$$\newcommand{\D}{\displaystyle} \renewcommand{\eqref}{Eq.~(\ref{#1})}$$

## 7.5.4 Generalized von Neumann stability analysis

We have referred to the stability condition $$|G|\leq1$$ as the von Neumann's strong stability condition. The reason for this designation is that if $$|G|\leq 1$$ is fulfilled, then the amplitude of the solution can not increase. However, there are many physical problems for which amplitude grows in time (in a bounded manner). A simple example is that of heat conduction with a source such as: $$\begin{equation} \tag{7.73} \frac{\partial T}{\partial t}= \alpha\frac{\partial^2 T}{\partial x^2}+bT,\ b= const.,\ t < t_{max} \end{equation}$$

$$b < 0$$ represents a heat sink, while $$b > 0$$ is said to be a heat source. In the first case we can apply the von Neumann strong criterion, whereas in the later case it is necessary to allow for $$|G|>1$$.

A particular solution of (7.73) is given by: $$\begin{equation} \tag{7.74} T(x,t)=e^{bt}\cdot e^{-\alpha\beta^2\cdot t}\cos(\beta x)=e^{(b-\alpha\beta^2)\cdot t}\cos(\beta x) \end{equation}$$

Now, let us use (7.74) to determine an analytical growth factor, see (7.39): $$\begin{equation} \tag{7.75} G_a=\frac{T(x_j,\ t_{n+1})}{T(x_j,\ t_n)}=\exp\left[(b-\alpha\beta^2)\cdot t_{n+1}-(b-\alpha\beta^2)\cdot t_n\right]=e^{b\Delta t}\cdot e^{-\alpha\beta^2\Delta t} \end{equation}$$

We see that the term $$e^{b\cdot \Delta t}$$ causes increases of amplitude for positive $$b$$.

A series expansion for small $$\Delta t$$: $$\begin{equation} \tag{7.76} e^{b\Delta t}=1+b\cdot \Delta t+ \frac{b^2}{2}(\Delta t)^2+\dots \end{equation}$$

If we use the FTCS-scheme we obtain: $$\begin{equation} \tag{7.77} T^{n+1}_{j}=D(T^{n}_{j+1}+T^{n}_{j-1})+(1-2D)T^{n}_{j}+\Delta t bT^{n}_{j} \end{equation}$$

with $$\begin{equation} \tag{7.78} D=\alpha \frac{\Delta t}{(\Delta x)^2} \end{equation}$$

If we use the PC-criterion we find that the sum of coefficients is equal to $$1+b\cdot \Delta t$$, which implies that this criterion can only be used for $$b < 0$$.

On the other hand, using the von Neumann's method yields (7.77): $$\begin{equation} \tag{7.79} G=1-4D\sin^2\Big(\frac{\delta}{2}\Big)+\Delta t\cdot b \end{equation}$$

By setting $$D=\frac{1}{2}$$, we have: $$\begin{equation*} |G|\leq \left|1-2\sin^2\Big(\frac{\delta}{2}\Big)\right|+|\Delta t\cdot b|\leq 1+\Delta t\cdot b,\ b > 0 \end{equation*}$$

If we compare this expression with (7.76), we see that the agreement between the analytical and the numerical growth factor for this case.

We can now introduce the generalized von Neumann's stability condition: $$\begin{equation} \tag{7.80} |G|\leq 1+K\cdot \Delta t \end{equation}$$ with $$K$$ being a positive constant.

This means that we allow the amplitude to grow exponentially for $$t < t_{max}$$. In this case we can use the strong stability condition if we reason this way: since the source term in (7.73) doe not contain any derivative term, we can ignore this term in the stability analysis. We have the same kind of problem in section 1.6 in the Numeriske Beregninger, where stiff ordinary differential equations are discussed (See for example equation (1.6.8) in section 1.6.1 of the Numeriske Beregninger).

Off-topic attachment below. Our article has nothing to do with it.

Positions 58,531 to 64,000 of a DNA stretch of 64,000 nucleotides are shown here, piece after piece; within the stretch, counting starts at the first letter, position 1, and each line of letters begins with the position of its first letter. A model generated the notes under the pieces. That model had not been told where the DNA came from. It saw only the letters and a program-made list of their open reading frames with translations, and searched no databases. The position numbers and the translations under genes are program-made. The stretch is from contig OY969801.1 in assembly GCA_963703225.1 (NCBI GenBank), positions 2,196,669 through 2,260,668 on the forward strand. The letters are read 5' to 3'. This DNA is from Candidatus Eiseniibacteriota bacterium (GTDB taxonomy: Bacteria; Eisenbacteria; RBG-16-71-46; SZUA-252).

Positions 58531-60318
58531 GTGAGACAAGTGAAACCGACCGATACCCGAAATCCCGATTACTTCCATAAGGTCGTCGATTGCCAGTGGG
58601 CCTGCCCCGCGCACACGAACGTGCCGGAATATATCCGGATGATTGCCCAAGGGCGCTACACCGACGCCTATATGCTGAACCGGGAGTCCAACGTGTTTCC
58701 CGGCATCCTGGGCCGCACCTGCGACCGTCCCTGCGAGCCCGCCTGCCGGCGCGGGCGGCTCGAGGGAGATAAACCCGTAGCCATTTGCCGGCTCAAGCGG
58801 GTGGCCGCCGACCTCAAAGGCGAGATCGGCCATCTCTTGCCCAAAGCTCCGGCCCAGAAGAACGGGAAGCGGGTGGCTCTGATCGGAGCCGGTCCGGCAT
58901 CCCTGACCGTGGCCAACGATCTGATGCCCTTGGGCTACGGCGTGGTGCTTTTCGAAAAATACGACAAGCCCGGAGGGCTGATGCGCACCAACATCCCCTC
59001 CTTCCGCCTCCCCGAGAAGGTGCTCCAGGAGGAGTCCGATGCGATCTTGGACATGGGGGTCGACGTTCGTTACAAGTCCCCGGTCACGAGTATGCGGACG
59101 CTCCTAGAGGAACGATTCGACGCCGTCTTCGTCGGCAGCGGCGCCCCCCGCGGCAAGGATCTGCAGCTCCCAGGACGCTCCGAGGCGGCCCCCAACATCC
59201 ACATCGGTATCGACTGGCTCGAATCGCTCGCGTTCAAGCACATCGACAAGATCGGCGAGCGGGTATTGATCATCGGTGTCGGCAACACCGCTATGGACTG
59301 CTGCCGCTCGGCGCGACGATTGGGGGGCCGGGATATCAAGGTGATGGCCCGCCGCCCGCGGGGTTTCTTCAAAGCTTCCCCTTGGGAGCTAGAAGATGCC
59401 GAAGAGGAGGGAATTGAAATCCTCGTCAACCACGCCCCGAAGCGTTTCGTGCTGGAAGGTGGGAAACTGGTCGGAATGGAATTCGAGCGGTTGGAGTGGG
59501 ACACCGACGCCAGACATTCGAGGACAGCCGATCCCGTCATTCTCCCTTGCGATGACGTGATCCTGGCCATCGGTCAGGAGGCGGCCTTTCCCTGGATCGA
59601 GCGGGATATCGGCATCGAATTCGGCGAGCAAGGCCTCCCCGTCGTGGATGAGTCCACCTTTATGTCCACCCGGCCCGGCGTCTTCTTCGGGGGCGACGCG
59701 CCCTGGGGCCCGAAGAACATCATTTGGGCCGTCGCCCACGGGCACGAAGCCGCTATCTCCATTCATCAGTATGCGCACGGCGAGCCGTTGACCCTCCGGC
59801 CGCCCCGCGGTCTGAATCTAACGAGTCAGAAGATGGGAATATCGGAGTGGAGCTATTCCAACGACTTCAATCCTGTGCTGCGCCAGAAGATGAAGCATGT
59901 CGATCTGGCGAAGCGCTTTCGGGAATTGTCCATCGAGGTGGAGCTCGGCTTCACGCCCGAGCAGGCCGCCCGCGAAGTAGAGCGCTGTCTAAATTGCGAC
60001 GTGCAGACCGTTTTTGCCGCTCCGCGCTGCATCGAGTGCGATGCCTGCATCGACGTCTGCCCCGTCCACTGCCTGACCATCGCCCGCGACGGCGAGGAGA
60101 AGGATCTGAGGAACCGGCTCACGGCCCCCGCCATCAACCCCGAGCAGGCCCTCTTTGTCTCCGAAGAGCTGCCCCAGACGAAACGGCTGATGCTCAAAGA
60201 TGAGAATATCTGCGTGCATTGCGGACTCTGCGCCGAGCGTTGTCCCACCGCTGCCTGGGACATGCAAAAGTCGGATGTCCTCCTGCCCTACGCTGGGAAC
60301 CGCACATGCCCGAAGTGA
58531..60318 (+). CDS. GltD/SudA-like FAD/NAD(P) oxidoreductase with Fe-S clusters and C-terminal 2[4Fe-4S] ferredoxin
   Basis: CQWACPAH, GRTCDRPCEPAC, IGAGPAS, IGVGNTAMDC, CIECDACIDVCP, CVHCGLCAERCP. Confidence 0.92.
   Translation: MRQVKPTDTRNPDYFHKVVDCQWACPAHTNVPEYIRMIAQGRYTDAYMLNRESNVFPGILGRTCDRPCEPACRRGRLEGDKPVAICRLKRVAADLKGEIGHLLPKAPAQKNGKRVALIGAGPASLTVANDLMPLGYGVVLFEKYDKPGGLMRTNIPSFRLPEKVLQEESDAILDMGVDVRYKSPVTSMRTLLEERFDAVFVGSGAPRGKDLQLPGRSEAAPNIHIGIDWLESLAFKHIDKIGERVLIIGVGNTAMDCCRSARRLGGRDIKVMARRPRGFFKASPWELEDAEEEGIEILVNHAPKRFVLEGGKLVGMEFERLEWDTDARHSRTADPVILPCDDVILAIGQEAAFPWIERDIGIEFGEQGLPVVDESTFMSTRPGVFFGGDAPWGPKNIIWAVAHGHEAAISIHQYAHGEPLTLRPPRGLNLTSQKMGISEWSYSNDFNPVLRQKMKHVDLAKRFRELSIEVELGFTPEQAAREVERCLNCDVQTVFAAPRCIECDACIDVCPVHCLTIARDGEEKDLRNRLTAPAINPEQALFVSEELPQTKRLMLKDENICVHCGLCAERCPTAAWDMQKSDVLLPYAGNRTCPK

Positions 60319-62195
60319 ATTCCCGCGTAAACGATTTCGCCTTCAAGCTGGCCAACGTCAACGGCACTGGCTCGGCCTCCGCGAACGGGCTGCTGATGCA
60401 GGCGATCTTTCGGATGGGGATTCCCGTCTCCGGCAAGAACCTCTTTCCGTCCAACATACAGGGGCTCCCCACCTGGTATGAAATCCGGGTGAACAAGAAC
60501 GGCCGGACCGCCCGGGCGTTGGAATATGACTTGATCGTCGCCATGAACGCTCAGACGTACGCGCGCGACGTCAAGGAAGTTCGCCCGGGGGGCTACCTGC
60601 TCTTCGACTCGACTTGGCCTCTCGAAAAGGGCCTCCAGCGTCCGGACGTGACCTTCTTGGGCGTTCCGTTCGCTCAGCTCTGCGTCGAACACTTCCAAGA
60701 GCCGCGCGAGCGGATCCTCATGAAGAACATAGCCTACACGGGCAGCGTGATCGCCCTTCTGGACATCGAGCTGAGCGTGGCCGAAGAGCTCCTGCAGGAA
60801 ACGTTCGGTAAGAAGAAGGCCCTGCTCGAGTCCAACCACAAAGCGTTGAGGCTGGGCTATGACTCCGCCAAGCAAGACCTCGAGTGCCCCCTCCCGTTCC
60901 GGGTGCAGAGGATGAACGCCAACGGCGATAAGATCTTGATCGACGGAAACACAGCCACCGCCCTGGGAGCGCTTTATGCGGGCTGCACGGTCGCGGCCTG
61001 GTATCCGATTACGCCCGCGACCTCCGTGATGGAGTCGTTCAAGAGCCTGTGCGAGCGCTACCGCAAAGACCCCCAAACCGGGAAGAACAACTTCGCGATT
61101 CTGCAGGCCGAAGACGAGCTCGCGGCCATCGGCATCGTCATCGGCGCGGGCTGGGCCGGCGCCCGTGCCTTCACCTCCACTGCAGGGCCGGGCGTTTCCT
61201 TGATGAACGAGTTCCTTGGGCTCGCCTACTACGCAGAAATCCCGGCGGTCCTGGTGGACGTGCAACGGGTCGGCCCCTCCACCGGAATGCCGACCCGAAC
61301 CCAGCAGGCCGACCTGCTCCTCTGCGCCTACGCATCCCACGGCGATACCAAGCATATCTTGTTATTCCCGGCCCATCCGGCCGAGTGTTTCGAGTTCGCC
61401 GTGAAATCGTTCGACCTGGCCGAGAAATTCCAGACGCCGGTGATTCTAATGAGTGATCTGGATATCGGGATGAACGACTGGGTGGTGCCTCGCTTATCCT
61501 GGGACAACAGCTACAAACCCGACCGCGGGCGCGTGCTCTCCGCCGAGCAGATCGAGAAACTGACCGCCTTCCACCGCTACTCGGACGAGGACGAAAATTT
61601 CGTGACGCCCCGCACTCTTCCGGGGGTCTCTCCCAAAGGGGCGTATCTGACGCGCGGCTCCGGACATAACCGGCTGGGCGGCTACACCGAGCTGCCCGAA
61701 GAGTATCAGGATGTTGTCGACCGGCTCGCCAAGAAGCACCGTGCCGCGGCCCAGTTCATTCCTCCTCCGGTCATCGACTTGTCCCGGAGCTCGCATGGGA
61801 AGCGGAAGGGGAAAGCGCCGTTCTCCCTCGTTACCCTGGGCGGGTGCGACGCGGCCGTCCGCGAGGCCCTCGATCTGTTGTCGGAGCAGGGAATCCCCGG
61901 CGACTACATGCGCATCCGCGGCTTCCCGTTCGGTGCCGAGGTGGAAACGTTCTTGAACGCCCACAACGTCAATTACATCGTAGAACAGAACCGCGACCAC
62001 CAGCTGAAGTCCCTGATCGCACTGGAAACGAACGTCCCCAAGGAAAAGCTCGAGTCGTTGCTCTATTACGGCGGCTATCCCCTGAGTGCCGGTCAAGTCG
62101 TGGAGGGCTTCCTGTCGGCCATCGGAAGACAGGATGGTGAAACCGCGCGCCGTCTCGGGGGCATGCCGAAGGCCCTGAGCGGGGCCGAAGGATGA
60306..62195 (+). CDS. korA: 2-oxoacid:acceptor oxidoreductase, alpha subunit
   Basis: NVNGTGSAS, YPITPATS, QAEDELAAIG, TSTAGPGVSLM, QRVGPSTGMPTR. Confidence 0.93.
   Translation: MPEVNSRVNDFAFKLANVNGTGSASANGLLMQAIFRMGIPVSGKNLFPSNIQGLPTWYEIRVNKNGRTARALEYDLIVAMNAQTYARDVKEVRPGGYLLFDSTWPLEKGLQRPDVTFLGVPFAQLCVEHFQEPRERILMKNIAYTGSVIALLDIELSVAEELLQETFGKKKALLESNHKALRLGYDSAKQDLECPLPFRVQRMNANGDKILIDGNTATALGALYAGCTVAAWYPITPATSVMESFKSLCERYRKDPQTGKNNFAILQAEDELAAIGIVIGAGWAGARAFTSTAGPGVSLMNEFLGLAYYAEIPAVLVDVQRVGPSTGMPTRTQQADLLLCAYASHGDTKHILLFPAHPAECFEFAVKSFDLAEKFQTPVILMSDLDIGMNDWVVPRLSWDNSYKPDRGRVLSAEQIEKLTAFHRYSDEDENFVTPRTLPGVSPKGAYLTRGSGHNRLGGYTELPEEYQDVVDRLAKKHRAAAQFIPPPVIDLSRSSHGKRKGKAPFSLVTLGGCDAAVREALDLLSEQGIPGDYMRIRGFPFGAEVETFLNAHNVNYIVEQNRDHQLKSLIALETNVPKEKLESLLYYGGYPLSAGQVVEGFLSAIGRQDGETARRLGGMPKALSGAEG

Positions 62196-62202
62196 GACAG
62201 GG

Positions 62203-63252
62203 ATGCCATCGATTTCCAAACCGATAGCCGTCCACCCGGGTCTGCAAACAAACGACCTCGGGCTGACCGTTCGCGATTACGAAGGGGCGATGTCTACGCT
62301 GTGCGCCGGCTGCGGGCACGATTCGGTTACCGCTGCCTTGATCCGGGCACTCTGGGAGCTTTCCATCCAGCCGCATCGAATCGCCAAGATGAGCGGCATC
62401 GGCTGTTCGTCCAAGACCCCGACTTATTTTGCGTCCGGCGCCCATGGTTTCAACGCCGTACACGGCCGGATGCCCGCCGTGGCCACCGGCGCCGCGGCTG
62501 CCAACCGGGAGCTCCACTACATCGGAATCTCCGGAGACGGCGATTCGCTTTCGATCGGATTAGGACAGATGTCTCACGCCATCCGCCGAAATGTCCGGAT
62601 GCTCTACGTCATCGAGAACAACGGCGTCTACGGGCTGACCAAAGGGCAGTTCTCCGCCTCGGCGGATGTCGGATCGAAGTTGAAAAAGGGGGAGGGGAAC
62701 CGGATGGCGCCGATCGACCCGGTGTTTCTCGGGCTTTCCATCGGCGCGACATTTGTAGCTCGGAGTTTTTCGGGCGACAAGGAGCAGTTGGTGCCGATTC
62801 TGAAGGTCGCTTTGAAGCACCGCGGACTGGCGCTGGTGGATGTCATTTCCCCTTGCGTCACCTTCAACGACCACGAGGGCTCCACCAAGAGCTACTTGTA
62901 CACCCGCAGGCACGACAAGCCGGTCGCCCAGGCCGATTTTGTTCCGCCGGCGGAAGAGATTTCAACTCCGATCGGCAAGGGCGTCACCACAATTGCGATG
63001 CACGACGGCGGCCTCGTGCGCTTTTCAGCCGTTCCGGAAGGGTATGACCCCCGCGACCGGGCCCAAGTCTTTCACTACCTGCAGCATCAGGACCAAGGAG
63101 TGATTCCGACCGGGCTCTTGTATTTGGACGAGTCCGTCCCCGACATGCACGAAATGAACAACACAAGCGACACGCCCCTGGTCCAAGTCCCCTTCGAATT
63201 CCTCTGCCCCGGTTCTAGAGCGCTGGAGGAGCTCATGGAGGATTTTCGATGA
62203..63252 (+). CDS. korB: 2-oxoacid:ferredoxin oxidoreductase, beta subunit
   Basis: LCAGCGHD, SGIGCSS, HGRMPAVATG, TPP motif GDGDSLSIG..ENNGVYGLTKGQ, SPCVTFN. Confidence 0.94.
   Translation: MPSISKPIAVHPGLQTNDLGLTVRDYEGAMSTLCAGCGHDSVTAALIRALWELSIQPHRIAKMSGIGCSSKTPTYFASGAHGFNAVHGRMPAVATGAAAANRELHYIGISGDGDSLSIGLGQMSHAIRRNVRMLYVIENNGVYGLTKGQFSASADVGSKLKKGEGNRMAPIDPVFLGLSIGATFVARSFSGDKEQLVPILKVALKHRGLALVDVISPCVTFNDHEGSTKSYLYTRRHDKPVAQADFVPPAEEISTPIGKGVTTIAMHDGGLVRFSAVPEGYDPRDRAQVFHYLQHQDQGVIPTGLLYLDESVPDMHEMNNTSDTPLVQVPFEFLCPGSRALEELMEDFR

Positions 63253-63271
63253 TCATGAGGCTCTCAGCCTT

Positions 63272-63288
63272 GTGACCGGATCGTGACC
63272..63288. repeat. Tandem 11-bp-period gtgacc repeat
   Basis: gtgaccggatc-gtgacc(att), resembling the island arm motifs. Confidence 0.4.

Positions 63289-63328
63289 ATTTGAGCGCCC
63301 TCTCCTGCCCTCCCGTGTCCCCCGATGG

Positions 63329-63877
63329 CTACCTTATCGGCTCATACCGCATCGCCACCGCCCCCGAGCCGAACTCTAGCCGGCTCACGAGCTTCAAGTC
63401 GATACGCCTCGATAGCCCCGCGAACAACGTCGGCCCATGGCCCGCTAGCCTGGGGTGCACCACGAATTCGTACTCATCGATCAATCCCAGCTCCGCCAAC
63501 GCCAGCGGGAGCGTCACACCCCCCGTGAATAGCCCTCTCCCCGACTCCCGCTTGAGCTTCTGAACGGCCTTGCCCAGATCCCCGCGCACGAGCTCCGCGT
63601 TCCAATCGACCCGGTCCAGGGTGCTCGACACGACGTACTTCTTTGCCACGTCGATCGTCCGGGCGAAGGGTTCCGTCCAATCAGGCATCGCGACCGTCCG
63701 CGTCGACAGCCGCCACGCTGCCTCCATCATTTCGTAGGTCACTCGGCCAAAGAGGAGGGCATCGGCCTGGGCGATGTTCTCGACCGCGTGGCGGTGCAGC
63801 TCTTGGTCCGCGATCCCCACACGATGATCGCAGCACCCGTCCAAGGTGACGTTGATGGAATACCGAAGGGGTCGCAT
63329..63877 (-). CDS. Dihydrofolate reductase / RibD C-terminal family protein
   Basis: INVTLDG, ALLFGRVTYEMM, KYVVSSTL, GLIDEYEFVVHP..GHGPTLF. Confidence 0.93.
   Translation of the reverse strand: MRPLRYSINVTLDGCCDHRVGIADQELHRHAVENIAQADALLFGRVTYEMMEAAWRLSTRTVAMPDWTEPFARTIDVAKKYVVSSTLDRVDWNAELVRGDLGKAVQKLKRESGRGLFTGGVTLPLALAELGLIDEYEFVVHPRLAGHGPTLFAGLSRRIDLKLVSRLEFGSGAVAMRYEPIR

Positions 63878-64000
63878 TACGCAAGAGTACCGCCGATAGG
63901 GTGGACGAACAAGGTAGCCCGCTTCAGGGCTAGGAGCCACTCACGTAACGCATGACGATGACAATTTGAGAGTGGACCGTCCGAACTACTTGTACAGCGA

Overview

For a growing amplitude , we must decrease the step length of the independent variable if we are to achieve a prescribed accuracy. For a decreasing amplitude, however, we must keep it under a maximum step length to get a stable calculation.

Let us look at another example using the FTCS-scheme. $$\begin{equation} \tag{7.81} \frac{\partial u}{\partial t}=\alpha \frac{\partial^2 u}{\partial x^2}+a_0\frac{\partial u}{\partial x},\ \alpha > 0 \end{equation}$$

This equation is called the advection-diffusion equation and is a parabolic equation according to the classification scheme discussed in section 4.3 of the Numeriske Beregninger.

Using the FTCS scheme for (7.81) with central differences for $$\dfrac{\partial u}{\partial x}$$: $$\begin{equation*} u_j^{n+1}=u^n_{j}+D\cdot(u^n_{j+1}-2u^n_{j}+u^n_{j-1})+a_0\frac{\Delta t}{2\Delta x}(u^n_{j+1}-u^n_{j-1}),\ D=\alpha \frac{\Delta t}{(\Delta x)^2} \end{equation*}$$

Using von Neumann's method we get that: $$\begin{equation*} G=1-4D\sin^2\Big(\frac{\delta}{2}\Big) +i\cdot a_0 \frac{\Delta t}{\Delta x}\sin(\delta) \end{equation*}$$

which further provides: $$\begin{equation*} |G|^2=\left(1-4D\sin^2\Big(\frac{\delta}{2}\Big)\right)^2+\left(a_0\frac{\Delta t}{\Delta x}\sin(\delta)\right)^2=\left(1-4D\sin^2\Big(\frac{\delta}{2}\Big)\right)^2+\frac{a_0^2\cdot D}{\alpha}\cdot \Delta t\sin^2(\delta ) \end{equation*}$$

Setting now $$D=\frac{1}{2}$$: $$\begin{equation*} |G|=\sqrt{\left(1-2\sin^2\Big(\frac{\delta}{2}\Big)\right)^2+\frac{a_0^2}{2\alpha}\cdot\Delta t\cdot \sin^2(\delta)} \leq 1+\frac{a_0^2}{2\alpha}\cdot \Delta t \end{equation*}$$

Here we have used the inequality $$\sqrt{x^2+y^2}\leq |x|+|y|$$

With $$K=\frac{a^2_0}{2\alpha}$$, we see that the generalized condition (7.80) is met.

The advection-diffusion equation is discussed in detail in section6.10 of the Numeriske Beregninger.